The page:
Gnostic Beliefs

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Why are the Gnostic, not to be confused with Agnostics, important, and what 's their history? When looking at other religions such as Christianity, Buddhism, and Neoplatonism, we can see that Gnostics not only received some of its developing traits from these religions, but also helped pave the way for others. The topics that will be reviewed in this paper are who the Gnostics were, and what they believed, what they stood for in Paul 's day, and how they compare to the Gnostics of today.
Who were the Gnostics, and what did they believe? Gnostic ideas are the base for many ancient religions that teach that gnosis, which can be interpreted as "knowledge, enlightenment, salvation, emancipation or 'oneness with God, may be reached by practicing philanthropy to the point of personal poverty, sexual abstinence and diligently searching for wisdom by helping others" (Filoramo 1). Primarily defined in a Christian context, most scholars believe that Gnosticisms predated Christianity and includes pre-Christian religious beliefs and spiritual practices. Thought to be a second century development, the discussion of Gnosticism and its faith changed radically with the discovery of the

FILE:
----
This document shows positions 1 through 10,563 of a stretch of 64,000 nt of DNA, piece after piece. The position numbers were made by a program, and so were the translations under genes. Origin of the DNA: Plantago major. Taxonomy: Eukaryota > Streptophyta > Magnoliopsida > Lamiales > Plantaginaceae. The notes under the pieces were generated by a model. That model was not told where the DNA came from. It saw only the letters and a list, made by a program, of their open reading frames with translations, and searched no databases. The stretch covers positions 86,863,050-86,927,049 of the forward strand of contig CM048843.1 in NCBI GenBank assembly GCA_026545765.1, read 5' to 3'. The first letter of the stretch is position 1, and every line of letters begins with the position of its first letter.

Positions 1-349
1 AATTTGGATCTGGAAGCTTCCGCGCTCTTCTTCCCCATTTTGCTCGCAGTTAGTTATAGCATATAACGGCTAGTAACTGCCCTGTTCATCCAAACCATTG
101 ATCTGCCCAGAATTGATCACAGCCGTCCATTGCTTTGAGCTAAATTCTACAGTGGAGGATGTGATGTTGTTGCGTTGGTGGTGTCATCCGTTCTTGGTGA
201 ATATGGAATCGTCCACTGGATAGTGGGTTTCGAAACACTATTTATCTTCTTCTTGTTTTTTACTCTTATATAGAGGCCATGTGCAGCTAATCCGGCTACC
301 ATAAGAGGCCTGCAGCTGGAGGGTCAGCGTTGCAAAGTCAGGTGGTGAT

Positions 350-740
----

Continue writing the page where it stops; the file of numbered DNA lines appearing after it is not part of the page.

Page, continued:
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The earliest origins of Gnosticism are obscure and still disputed. For this reason, some scholars prefer to speak of "gnosis" when referring to 1st-century ideas that later developed into Gnosticism and to reserve the term "Gnosticism". The idea that Gnosticism was derived from Buddhism was first proposed by the Victorian gem collector, Charles William King in 1864 (Conze. 658) This notion is generally rejected by scholars. This idea is based on an early 3rd century author by the name of Hippolytus, who writes that Sythianus ' pupil Terebinthus had stolen the doctrine of the Two Principles and changed his name to Buddas to escape detection while passing through Judea. While trying escape, he misplaced his footing, and proceeded fall from a rooftop. This is the closest thing supporting Buddhism
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